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Australia's obesity problem worst in world: Report

Bloomberg via Getty Images

Sixty-three percent of Australians are overweight, up from 49 percent in 1980, a study published Thursday showed, highlighting the country's growing obesity problem.

Australasia—Australia, New Zealand, New Guinea and neighboring islands in the Pacific Ocean—saw the largest absolute increase in adult obesity worldwide over the past 34 years, rising to 29 percent from 16 percent in 1980. It also saw the largest jump in adult female obesity to 30 percent from 17 percent.

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People are considered obese when their body mass index—a measurement derived by dividing a person's weight by the square of their height—exceeds 30.

The study, which was conducted by the University of Washington's Institute of Health Metrics and Evaluation (IHME) and published in  "The Lancet " medicine journal, found over 68 percent of Australian men and 56 percent of women are overweight or obese, the second largest gender gap in overweight/obesity globally.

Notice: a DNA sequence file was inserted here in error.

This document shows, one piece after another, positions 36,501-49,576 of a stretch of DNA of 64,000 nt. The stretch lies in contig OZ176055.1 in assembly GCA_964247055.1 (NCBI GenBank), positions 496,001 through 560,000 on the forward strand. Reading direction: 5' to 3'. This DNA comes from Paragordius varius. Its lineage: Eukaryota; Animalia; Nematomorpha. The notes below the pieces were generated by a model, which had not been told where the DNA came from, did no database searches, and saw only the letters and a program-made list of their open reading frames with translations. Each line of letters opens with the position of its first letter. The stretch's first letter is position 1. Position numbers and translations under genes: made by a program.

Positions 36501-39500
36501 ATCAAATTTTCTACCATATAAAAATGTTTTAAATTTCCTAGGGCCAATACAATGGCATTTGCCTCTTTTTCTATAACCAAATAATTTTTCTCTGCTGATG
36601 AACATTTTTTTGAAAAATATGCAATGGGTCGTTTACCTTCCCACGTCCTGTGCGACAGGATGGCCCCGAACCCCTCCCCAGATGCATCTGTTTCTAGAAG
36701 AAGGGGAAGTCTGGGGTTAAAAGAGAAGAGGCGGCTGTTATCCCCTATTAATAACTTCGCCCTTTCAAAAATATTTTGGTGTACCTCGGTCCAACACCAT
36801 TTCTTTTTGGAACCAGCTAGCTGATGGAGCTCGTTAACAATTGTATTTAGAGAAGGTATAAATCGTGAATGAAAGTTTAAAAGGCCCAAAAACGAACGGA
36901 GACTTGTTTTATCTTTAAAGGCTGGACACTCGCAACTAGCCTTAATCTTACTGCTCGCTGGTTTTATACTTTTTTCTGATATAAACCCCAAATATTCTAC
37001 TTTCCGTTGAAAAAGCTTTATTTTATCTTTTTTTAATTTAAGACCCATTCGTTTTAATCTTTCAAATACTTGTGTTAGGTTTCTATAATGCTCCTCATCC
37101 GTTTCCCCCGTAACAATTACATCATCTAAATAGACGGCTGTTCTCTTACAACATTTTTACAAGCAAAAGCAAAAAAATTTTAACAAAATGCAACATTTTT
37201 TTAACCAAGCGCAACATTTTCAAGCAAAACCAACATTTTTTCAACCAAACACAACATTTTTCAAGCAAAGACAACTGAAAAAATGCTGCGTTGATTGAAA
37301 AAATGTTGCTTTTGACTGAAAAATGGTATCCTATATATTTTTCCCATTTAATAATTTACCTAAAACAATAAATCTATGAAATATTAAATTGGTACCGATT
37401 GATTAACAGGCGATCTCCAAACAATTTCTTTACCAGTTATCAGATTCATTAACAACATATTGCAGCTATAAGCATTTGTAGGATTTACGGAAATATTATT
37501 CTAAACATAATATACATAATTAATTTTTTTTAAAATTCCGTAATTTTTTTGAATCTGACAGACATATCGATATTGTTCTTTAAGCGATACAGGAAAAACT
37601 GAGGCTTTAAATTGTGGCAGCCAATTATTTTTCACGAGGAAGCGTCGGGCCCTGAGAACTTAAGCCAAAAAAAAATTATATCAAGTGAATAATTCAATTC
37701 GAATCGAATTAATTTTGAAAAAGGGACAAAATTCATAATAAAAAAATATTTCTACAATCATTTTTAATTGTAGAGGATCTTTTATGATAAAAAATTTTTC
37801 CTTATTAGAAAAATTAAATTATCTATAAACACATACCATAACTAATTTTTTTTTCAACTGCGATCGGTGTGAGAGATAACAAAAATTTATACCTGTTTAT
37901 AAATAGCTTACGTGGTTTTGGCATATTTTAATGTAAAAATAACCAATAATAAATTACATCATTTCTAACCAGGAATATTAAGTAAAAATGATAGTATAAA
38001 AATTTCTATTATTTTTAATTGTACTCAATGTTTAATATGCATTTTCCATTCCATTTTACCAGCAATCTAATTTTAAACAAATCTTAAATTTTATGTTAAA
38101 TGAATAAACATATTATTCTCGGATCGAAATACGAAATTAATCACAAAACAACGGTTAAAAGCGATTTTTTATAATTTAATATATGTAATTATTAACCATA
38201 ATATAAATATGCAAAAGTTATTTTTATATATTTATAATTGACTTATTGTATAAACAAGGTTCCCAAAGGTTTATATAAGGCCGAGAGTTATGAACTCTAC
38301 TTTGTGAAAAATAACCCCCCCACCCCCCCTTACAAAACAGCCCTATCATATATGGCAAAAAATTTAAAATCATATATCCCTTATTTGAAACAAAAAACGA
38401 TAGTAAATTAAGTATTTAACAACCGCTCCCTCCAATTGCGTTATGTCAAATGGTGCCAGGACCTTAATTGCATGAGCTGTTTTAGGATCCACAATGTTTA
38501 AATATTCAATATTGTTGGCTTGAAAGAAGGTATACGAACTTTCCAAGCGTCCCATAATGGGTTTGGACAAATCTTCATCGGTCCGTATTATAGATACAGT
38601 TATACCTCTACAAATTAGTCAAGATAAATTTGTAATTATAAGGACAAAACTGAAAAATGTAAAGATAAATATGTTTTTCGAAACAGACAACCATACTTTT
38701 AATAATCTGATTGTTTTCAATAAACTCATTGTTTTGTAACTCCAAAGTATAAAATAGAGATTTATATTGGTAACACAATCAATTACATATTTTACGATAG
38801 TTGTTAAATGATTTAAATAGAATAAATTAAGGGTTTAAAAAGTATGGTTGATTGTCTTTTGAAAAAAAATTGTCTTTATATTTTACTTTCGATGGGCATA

The study also found that Australian children are at risk; around 24 percent are either obese or overweight, up from 16 percent in 1980.

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Tipping the scale

While obesity has increased globally over the last 30 years, the study found variations across countries.

In developed countries, increases in obesity that began in the 1980s and accelerated from 1992 to 2002 have slowed since 2006. Conversely, in developing countries, where almost two-thirds of the world's obese people currently live, increases are likely to continue.

Health experts are particularly worried about the risks associated with obesity: "In the last three decades, not one country has achieved success in reducing obesity rates, and we expect obesity to rise steadily as incomes rise in low- and middle-income countries in particular, unless urgent steps are taken to address this public health crisis," said Professor Rob Moodie from the School of Population and Global Health at the University of Melbourne.

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According to Alan Lopez, laureate professor at the University of Melbourne, action is required: "Health authorities across the region need to take the population health consequences of weight gain much more seriously"

"Unlike tobacco control, there is very little evidence that public heath campaigns or industry regulatory mechanisms are yet having an impact," he added.

The study is entitled the "Global, regional, and national prevalence of overweight and obesity in children and adults during 1980-2013: a systematic analysis for the Global Burden of Disease Study 2013."